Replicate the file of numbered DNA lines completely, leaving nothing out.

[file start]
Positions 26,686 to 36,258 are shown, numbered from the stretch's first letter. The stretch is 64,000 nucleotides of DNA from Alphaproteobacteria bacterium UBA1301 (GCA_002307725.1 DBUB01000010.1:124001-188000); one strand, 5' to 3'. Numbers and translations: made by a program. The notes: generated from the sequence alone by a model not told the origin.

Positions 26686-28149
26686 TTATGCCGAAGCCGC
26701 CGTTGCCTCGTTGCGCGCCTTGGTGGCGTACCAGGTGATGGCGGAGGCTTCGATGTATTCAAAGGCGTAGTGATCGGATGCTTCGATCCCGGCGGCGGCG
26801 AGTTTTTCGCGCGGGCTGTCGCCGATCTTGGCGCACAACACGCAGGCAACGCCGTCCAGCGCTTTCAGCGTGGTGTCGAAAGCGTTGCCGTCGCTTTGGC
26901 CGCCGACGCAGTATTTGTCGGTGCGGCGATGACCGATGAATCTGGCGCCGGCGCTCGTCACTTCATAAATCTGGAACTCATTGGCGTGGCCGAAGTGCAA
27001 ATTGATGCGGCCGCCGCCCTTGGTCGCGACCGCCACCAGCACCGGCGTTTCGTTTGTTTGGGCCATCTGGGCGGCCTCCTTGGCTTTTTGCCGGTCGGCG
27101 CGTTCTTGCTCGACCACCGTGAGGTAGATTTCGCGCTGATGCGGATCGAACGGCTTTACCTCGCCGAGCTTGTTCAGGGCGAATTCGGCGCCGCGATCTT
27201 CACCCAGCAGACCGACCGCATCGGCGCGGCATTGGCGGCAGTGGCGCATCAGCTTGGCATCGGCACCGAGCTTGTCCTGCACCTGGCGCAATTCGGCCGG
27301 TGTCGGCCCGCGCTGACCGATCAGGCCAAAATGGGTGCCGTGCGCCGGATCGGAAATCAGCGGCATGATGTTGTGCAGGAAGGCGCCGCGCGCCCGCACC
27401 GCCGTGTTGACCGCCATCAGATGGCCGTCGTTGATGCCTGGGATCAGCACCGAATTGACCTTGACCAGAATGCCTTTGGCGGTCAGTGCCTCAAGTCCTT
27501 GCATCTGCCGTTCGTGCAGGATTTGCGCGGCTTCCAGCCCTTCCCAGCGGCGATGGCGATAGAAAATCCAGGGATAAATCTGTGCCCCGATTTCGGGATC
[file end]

Positions 26,686 to 36,258 are shown, numbered from the stretch's first letter. The stretch is 64,000 nucleotides of DNA from Alphaproteobacteria bacterium UBA1301 (GCA_002307725.1 DBUB01000010.1:124001-188000); one strand, 5' to 3'. Numbers and translations: made by a program. The notes: generated from the sequence alone by a model not told the origin.

Positions 26686-28149
26686 TTATGCCGAAGCCGC
26701 CGTTGCCTCGTTGCGCGCCTTGGTGGCGTACCAGGTGATGGCGGAGGCTTCGATGTATTCAAAGGCGTAGTGATCGGATGCTTCGATCCCGGCGGCGGCG
26801 AGTTTTTCGCGCGGGCTGTCGCCGATCTTGGCGCACAACACGCAGGCAACGCCGTCCAGCGCTTTCAGCGTGGTGTCGAAAGCGTTGCCGTCGCTTTGGC
26901 CGCCGACGCAGTATTTGTCGGTGCGGCGATGACCGATGAATCTGGCGCCGGCGCTCGTCACTTCATAAATCTGGAACTCATTGGCGTGGCCGAAGTGCAA
27001 ATTGATGCGGCCGCCGCCCTTGGTCGCGACCGCCACCAGCACCGGCGTTTCGTTTGTTTGGGCCATCTGGGCGGCCTCCTTGGCTTTTTGCCGGTCGGCG
27101 CGTTCTTGCTCGACCACCGTGAGGTAGATTTCGCGCTGATGCGGATCGAACGGCTTTACCTCGCCGAGCTTGTTCAGGGCGAATTCGGCGCCGCGATCTT
27201 CACCCAGCAGACCGACCGCATCGGCGCGGCATTGGCGGCAGTGGCGCATCAGCTTGGCATCGGCACCGAGCTTGTCCTGCACCTGGCGCAATTCGGCCGG
27301 TGTCGGCCCGCGCTGACCGATCAGGCCAAAATGGGTGCCGTGCGCCGGATCGGAAATCAGCGGCATGATGTTGTGCAGGAAGGCGCCGCGCGCCCGCACC
27401 GCCGTGTTGACCGCCATCAGATGGCCGTCGTTGATGCCTGGGATCAGCACCGAATTGACCTTGACCAGAATGCCTTTGGCGGTCAGTGCCTCAAGTCCTT
27501 GCATCTGCCGTTCGTGCAGGATTTGCGCGGCTTCCAGCCCTTCCCAGCGGCGATGGCGATAGAAAATCCAGGGATAAATCTGTGCCCCGATTTCGGGATC